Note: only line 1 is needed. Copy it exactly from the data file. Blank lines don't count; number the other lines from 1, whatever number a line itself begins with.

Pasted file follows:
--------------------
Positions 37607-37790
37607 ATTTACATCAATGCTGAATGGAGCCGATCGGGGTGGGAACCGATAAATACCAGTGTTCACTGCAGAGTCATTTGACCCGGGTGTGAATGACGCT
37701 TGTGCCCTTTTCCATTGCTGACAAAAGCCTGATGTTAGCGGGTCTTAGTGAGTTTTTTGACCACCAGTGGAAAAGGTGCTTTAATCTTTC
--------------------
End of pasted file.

Positions 37607-37790